Venezuela has developed a brand new cryptocurrency, called petro.

The government of the crisis-hit country says it was created in order to help overcome financial sanctions imposed by the US and the EU.

However, petro is considered to be illegal by opposition leaders in Venezuela, and there are also concerns that anyone who buys into it could quickly lose their investment.

The Venezuelan government is officially launching the pre-sale of the cryptocurrency today. 

Each petro token will be backed by one barrel of oil, it says.

The entire circulation of 100 million petro tokens will be available in its initial coin offering (ICO), with the government expecting the cryptocurrency’s launch to raise $6bn.

“Petro is born and we are going to have a total success for the welfare of Venezuela,” said President Nicolas Maduro, teleSUR reports.

“The largest and most important companies and blockchain in the world are with Venezuela, we are going to sign agreements.”

Venezuela says it expects to attracts investors from Qatar, Turkey, the US and Europe.

It initially won’t be available in to purchase in exchange for the Venezuelan bolivar – which has plummeted in value – but this could become an option in the future.

The Venezuelan government says petro holders will be able to exchange it for goods and services, similar to bitcoin. However, many people consider bitcoin to be more of an asset than a currency, because it can be much harder to spend than traditional money.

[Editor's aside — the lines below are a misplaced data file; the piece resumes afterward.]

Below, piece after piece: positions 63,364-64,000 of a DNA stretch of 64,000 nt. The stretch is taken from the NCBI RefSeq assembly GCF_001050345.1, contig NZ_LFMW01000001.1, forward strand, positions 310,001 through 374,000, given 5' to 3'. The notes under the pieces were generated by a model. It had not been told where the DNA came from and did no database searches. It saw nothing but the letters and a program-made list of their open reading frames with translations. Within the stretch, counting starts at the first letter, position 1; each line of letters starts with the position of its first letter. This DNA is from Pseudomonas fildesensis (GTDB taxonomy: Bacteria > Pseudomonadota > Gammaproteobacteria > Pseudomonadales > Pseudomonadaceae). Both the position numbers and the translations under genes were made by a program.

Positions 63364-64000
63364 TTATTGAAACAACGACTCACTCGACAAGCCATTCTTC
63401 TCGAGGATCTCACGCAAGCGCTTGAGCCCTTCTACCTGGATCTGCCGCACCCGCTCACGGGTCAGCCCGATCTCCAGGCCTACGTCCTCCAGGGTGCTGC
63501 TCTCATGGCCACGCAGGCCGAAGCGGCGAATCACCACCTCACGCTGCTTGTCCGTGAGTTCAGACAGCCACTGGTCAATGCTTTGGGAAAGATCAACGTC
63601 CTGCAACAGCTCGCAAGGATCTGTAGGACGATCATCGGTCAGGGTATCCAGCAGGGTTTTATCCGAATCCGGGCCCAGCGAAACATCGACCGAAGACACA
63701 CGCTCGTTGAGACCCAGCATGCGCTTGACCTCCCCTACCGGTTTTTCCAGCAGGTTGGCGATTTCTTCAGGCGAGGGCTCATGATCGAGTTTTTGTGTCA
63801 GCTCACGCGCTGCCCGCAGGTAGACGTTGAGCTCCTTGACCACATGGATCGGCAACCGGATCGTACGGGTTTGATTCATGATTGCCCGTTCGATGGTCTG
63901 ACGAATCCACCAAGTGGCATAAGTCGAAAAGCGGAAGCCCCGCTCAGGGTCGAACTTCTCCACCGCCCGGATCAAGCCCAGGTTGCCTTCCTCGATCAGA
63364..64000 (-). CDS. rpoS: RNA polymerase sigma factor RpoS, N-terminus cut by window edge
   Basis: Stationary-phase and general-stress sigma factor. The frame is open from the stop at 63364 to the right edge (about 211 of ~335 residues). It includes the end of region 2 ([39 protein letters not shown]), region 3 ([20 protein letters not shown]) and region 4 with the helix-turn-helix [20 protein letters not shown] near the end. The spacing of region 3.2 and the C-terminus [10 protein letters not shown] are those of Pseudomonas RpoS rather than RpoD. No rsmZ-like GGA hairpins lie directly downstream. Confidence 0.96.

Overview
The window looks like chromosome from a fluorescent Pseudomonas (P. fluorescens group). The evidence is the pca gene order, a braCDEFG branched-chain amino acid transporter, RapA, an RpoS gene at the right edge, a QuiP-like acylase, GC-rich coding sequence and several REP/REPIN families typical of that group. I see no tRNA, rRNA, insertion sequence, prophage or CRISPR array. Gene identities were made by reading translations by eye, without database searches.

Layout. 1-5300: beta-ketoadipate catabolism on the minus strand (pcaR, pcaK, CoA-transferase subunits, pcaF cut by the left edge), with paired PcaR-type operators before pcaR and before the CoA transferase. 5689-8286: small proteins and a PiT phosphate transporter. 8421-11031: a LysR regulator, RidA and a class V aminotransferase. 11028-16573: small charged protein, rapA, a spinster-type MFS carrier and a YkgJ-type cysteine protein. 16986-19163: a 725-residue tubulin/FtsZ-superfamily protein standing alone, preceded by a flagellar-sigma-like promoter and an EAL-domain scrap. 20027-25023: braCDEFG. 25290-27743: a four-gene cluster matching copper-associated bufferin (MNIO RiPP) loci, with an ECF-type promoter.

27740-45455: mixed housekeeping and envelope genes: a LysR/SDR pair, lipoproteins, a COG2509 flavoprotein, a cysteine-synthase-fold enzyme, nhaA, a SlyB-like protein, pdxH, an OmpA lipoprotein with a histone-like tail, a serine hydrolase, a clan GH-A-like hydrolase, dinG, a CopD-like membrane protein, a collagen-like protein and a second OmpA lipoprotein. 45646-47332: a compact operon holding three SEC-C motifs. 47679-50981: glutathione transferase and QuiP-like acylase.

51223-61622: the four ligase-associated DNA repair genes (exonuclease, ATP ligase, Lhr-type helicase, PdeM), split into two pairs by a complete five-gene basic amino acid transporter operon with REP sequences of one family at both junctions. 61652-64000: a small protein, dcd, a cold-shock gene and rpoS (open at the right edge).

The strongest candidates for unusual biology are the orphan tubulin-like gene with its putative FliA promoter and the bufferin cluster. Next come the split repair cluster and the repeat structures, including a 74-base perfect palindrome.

“The most important contribution of petro to the cryptoassets’ market and the new digital economy will be the support offered by a sovereign state,” reads the website for petro. 

“The Bolivarian Republic of Venezuela guarantees that it will receive petro as a form of payment for national taxes, fees, contributions and public services, taking as a reference the previous day’s Venezuelan oil basket price with a discount. This will ensure that the buyer always has a return value adjusted to the value of his investment.

However, Venezuela’s opposition-led parliament considers petro’s IPO to be “a forward sale of Venezuelan oil,” and “tailor-made for corruption”.

There are also fears that the creation of petro is little more than a desperate bid to raise money, and that it will quickly lose much of its value, leaving investors out of pocket. 

That fear is what led to China banning ICOs last year, in order to stop people from falling prey to financial scams, at a time when mainstream interest in digital currencies was skyrocketing.

“During the last 4 years Venezuela has experienced the biggest financial crisis in its history, a situation that has resulted in a devaluation of its national currency, the bolivar,” the petro website says.

“The petro will be the foundation of a policy to promote development, infrastructure and training of young people in electronic mining, coding, cryptography, network security and economics 4.0, that will enable the exploitation of Venezuela and other developing countries’ most valuable assets in a new world of transparent, deconcentrated and manipulation-free markets, all thanks to technology.”

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